Blackjack's Review: Rhinox
Chaingun of Doom (2x)
Ah, Beast Wars. Whatever you may say, Beast Wars is one of the best, if not the
best, Transformers cartoon of all time. And as such, the toys of the iconic characters that appeared in the show – less than half of the actual toyline – are very valuable and expensive. I myself have never really managed to obtain any toys of show characters, mostly because of how hard it is to come by them and how expensive they are when I do find them. Sure, there was a reissue some time ago… a year before the 2007 Movie sucked me into this crazy fandom. Oh Hasbro, why don’t you reissue Beast Wars toys again? Someday I’ll collect all of the Beast Wars toys. That is the dream.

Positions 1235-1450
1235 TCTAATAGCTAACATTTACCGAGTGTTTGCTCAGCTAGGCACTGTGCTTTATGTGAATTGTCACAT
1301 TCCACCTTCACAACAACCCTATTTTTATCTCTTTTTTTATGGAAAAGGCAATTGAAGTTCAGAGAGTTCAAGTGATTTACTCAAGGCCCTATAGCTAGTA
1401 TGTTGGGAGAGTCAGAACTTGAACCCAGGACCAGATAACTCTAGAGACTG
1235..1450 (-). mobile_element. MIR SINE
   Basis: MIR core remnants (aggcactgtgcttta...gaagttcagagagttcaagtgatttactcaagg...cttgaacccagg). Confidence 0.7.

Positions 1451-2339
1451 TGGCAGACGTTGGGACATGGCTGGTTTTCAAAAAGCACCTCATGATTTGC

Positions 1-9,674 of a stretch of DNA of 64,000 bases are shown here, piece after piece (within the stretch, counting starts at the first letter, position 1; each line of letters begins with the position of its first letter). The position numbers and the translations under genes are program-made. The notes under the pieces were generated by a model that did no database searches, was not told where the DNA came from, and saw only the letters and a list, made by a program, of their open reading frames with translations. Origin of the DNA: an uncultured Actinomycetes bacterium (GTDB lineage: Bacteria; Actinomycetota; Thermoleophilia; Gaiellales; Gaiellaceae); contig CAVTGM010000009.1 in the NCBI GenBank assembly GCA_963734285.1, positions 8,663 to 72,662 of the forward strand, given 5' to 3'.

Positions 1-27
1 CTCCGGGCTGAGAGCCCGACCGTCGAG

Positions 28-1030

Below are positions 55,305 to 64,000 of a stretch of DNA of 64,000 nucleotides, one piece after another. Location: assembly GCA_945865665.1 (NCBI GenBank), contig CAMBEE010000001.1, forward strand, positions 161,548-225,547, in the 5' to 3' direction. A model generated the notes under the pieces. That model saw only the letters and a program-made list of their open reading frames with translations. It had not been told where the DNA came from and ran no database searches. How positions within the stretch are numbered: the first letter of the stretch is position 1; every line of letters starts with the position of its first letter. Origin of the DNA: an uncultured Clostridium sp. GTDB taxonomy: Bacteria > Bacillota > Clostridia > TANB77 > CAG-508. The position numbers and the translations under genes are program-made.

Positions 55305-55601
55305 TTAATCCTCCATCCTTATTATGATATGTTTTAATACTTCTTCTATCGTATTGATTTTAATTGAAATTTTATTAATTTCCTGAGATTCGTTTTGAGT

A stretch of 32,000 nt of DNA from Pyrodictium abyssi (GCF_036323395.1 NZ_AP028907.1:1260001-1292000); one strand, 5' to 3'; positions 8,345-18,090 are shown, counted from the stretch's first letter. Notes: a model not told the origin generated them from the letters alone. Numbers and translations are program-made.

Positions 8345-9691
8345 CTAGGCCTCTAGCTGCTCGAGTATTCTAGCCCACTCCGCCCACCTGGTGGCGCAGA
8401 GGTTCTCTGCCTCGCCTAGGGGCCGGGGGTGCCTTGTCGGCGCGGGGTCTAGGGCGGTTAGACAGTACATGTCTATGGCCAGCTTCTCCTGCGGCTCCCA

However, there is one show character toy that I have never considered buying, and Warcry's review
has further damned the toy in my eyes. Rhinox was certainly one of my favourite characters in the show, if only for the fact that he was almost always in the background yet never really manages to be unimportant. He’s that constant presence that doesn’t really change, and in a show with such heavy characterization being lobbed around he’s a necessary addition narrative-wise. Rhinox might not be my favourite Beast Wars character, but I certainly do like him.